Using RowGateway and TableGateway for Easy Record Management By this stage, you have a good understanding of how to use Zend/Db SQL to perform a range of tasks with a database. From manipulating a schema to creating, updating, deleting, and selecting records, you've seen a lot of what the library can do. But now it's time to move to some of the advanced features and bring a lot more elegance, sophistication, and dare I say class to how we work with databases. To do so, in this section we'll learn how to make record manipulation simpler and more robust by getting to know two essential data access patterns, these being RowGateway, and TableGateway. By the end of this section, you'll know how to use the RowGateway and TableGateway classes and have a good understanding of the patterns which end up in them. Let's get started with RowGateway.
Hydrating Objects and Paginating Results In the last section, we covered basic ResultSet iteration. We saw how we could use php's looping constructs, such as a foreach loop to iterate over the ResultSet object, return a ResultSet which contained an associative array of column names to column values. But if we're wanting to work with sophisticated applications, a simple associative array I'd suggest is not going to satisfy our needs for very long. We'll likely need to begin working with objects quite quickly, if not straightaway. The question, though, is how? We could, as we iterate over each result, hydrate an object from the associative array for that record. But this isn't the most flexible or scalable approach. It's also not necessary, as by using a more sophisticated ResultSet class, this can all be done transparently for us. In this section, we're going to explore the concept of object hydratation, along with the HydratingResultSet class, which comes packaged with Zend\Db. It makes initializing a new object with data from our retrieved ResultSet almost transparent, not to mention reusable and maintainable. We'll see how we can apply different hydration strategies, depending on how sophisticated the needs of our application are. We'll finish up by iterating over the hydrated objects. By the time we are finished, we'll know how to make hydrating objects from retrieved database data. Not to mention, iterating over them almost painless. So let's get started.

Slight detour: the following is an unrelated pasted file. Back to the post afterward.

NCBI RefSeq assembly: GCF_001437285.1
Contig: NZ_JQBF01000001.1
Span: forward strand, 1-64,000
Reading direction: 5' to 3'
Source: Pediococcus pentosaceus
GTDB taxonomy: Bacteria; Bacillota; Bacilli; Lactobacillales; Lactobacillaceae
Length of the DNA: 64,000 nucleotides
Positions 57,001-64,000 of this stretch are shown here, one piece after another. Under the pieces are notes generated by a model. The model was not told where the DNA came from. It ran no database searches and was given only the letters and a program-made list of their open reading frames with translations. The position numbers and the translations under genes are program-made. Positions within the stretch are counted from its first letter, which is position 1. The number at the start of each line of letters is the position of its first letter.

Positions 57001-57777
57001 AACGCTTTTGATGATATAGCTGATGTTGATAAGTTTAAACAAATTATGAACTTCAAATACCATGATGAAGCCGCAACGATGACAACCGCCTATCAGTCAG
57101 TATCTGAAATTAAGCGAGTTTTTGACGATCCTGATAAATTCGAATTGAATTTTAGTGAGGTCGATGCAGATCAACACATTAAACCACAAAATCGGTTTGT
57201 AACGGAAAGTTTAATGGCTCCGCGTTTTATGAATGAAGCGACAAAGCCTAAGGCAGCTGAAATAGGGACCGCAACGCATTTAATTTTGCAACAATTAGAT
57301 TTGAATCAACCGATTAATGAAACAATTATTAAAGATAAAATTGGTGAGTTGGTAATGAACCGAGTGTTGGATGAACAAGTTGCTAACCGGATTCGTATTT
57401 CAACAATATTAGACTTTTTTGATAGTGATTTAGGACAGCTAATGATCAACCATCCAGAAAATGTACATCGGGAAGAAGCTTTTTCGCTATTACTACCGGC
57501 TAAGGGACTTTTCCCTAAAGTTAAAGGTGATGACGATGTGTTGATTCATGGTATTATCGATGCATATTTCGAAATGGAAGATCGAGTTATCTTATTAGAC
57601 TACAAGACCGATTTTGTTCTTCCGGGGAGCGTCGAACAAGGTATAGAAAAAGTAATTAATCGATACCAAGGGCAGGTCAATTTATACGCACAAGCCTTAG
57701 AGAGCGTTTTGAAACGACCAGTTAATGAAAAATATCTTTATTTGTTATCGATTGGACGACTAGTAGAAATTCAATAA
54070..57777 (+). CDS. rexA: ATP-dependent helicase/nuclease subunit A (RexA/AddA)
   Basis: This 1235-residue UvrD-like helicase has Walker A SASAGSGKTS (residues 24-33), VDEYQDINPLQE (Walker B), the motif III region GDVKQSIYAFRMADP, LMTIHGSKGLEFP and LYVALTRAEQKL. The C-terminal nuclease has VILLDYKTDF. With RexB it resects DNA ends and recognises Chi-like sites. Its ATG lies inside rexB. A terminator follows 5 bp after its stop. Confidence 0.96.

Writing Reusable and Flexible Queries And this brings us to the last section of the course. In this section, we're going to round out the knowledge which we've learned so far by looking at some more advanced ways of building queries. Specifically in this module we're going to look at how queries can be written in ways that make them both reusable and very flexible. It's not going to be a long module, for what it's worth, but it'll be one that improves upon what we already learned in section four, where we learned how to build SQL objects programmatically. However, say for supplying different data to the object instantiating and method calls, the objects were quite specific, which limited the use somewhat. In this section, we're going to see how to extract the where predicate of the SQL objects we've been learning how to build, so that they can be passed around and reused should the need arise. We're also going to learn how to combine multiple predicates together into what I like to call compound predicates. This ability affords us power that we couldn't have imaged that we'd have when we were building them individually. Let's get started.